Reposted from a feature in Sidetracked Magazine. Written by Lily Dyu. Published July 25, 2016.
At 4,000m, the sun was penetrating, loosening rock and ice. Gleaming chains of peaks ran in every direction and faded into the horizon. Above me, a raptor floated on thermals, silhouetted against the blue, whilst below me, glacial lakes were turquoise gems set into the platinum landscape. In the silence, I could hear my heart pounding. In Sanskrit, Manaslu means ‘Mountain of the Spirit’ and in this place, where heaven and skies meet, the thin air seemed imbued with an otherworldly spirit.
A low rumble rose from below and echoed about the valley. I stopped to watch the debris of a small avalanche tumble over the crevasse-scarred glacier, snaking around the mountain. Breathing hard, I continued up the steep trail, my running long slowed to a hiking pace. My eyes followed the path to the snowline, and here the first runner appeared. He was on his way to the finish before I was even a third of the way to the turnaround point.
Lumpy in a leotard, terrible at tennis and hopeless at hockey – as a child I was the polar opposite of sporty. My younger self would have laughed and snorted if you’d told her that one day she’d run a ‘sky race’ to the base camp of the world’s eighth highest mountain. Yet here I was in Nepal, with 40 others, including world-class ultrarunners, on the fifth stage of the Manaslu Mountain Trail – an eight-stage foot-race, covering 212km and 13,500m of ascent around the 8,156m mountain. I’d been a runner since my twenties, and my goal was simply to complete rather than compete, and to trail-run in a country I’d long wished to see.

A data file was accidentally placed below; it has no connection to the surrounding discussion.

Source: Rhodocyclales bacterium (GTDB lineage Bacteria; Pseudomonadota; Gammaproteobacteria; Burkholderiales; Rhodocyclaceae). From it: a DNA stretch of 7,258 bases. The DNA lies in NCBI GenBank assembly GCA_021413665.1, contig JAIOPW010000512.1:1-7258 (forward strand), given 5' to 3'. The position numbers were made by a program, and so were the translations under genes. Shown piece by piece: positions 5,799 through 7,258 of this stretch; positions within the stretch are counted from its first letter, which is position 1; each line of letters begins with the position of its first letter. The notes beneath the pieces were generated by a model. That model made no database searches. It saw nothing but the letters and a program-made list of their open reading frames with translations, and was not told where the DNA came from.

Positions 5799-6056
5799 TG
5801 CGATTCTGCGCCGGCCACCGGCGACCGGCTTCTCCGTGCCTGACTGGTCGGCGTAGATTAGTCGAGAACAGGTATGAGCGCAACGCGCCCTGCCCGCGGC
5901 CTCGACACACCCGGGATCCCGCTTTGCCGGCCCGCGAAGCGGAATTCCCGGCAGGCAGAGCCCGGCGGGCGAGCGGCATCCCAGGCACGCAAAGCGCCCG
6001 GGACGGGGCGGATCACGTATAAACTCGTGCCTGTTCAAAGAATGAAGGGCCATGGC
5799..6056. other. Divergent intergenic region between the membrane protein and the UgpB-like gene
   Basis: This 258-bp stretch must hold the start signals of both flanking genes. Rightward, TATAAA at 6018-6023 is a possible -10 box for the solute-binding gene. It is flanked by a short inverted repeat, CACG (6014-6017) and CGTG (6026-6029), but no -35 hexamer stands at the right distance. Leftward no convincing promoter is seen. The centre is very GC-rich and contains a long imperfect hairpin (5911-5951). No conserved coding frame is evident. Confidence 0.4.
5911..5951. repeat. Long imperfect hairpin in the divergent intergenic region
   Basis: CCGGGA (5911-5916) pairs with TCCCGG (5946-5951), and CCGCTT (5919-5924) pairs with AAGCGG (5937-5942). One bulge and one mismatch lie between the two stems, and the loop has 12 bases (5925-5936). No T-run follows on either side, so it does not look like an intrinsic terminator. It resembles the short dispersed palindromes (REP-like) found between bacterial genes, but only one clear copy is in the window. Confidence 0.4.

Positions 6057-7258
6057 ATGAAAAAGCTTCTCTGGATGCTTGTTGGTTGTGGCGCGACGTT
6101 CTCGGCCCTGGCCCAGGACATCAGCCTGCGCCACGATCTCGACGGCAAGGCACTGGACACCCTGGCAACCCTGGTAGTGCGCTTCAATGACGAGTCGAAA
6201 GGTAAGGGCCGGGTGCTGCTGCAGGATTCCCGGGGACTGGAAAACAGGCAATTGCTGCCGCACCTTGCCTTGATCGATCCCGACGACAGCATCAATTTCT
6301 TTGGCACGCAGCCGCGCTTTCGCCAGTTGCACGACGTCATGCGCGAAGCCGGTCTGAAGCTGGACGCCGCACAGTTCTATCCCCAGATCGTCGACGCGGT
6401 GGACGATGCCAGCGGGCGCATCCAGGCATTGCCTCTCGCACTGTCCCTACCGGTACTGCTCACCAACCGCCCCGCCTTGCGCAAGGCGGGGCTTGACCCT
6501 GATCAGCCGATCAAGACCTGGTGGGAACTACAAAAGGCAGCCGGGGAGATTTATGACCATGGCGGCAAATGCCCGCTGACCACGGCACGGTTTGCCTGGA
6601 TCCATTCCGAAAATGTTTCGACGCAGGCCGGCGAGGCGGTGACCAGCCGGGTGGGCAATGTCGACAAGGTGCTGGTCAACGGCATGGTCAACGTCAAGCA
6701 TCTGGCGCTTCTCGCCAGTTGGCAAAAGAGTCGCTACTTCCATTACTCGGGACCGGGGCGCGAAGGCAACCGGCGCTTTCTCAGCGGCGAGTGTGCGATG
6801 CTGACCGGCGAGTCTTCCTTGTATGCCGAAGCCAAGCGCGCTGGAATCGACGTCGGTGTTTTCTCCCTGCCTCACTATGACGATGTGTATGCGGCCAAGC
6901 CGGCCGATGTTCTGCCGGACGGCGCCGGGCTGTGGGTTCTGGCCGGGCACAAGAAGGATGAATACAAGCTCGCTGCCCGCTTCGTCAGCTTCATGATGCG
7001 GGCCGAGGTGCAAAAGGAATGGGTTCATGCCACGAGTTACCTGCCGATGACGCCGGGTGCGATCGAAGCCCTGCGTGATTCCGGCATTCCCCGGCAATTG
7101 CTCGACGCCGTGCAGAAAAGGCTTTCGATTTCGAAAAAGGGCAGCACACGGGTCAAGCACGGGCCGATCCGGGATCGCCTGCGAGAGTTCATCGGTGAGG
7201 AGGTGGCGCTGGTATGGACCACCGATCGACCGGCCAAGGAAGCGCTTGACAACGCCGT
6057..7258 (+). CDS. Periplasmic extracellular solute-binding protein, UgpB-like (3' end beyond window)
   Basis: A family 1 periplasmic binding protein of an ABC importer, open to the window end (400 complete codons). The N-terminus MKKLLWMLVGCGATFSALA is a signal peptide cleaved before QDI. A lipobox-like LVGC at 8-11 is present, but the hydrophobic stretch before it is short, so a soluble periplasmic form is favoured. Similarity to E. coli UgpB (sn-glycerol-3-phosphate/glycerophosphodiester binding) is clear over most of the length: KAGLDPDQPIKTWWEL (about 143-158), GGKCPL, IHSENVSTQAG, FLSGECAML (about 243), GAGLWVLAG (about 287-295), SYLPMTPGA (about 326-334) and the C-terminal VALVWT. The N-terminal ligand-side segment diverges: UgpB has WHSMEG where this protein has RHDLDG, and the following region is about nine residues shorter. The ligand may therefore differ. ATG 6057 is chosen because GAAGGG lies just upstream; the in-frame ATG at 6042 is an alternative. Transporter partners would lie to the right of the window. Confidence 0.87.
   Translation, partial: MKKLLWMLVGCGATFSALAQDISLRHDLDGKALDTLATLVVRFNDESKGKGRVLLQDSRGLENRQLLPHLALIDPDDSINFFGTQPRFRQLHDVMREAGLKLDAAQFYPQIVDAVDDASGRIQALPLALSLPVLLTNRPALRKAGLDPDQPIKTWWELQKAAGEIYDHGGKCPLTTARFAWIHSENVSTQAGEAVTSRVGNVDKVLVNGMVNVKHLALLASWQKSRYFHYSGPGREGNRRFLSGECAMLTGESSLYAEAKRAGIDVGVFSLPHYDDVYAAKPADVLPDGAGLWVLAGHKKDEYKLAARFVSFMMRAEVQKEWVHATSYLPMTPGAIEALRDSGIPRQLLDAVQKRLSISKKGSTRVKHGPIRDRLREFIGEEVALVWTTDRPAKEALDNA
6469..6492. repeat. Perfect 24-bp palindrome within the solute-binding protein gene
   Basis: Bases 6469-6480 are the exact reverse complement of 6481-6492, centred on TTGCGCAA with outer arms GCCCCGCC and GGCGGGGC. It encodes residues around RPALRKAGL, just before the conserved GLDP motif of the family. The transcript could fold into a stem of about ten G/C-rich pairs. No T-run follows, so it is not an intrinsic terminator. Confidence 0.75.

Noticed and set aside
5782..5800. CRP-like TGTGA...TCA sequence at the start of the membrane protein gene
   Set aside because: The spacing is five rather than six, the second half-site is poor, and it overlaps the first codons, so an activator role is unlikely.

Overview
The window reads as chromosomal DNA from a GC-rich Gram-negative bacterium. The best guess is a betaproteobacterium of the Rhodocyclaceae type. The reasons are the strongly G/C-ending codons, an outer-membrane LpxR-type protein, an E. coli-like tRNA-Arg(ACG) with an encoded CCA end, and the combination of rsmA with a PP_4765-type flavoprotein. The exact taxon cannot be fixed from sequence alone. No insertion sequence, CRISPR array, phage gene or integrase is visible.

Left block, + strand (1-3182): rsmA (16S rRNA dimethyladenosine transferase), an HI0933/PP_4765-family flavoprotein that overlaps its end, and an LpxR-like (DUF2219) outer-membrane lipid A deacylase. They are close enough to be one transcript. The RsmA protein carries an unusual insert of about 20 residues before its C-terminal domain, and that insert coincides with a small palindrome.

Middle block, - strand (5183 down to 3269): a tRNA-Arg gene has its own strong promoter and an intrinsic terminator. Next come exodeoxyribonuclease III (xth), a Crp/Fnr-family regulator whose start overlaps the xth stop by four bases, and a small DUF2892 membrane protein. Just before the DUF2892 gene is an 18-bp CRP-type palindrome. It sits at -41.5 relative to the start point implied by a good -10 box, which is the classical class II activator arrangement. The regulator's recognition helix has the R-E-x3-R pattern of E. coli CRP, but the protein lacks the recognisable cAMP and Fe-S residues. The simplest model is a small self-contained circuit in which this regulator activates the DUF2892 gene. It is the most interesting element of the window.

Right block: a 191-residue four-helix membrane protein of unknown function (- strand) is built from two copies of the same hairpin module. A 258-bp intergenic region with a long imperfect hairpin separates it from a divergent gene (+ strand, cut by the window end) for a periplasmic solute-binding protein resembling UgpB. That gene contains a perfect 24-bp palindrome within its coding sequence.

In the lodge at Deng, we crowded around long wooden tables, wrapped in down jackets and hats, eating dhal and roti. We hadn’t washed for days, apart from wet wipes or a Thermos of hot water, but thankfully all we could smell was the aroma of the spices rising from our bowls. Laughter and talk warmed the air. Outside, it was pitch black, but the glint of a head torch signified the final runner arriving from that day’s 40km stage. I’d been one of the last to finish that evening, running the last 10km alone through a wooded, shadowy gorge, abandoned early by the sun, with alpenglow smearing the mountaintops pink. Running by moonlight, and guided by the sound of the river, I ran against the chill to the glow of the tiny hamlet, where the quickest runners had arrived hours earlier.
That evening, there was a long, tired wait for our bags to be delivered when the mules took longer than expected to make the journey. Eventually I went to sleep in a tiny space that doubled as a storeroom, amongst sacks of rice and lentils. In another mountain hut, with no window panes, and fully dressed in my sleeping bag, I slept fitfully as the banshee wind wailed outside. It was a couple of years before the region was to be stricken by the 2015 earthquakes, and living conditions were already hard. In many villages, there were no schools, medical outposts or clean water, and firewood was still collected daily. Our accommodation had no light or electricity, whilst Asian squat toilets and frozen water added to the challenges for many of us who may have taken the comforts of the developed world for granted.
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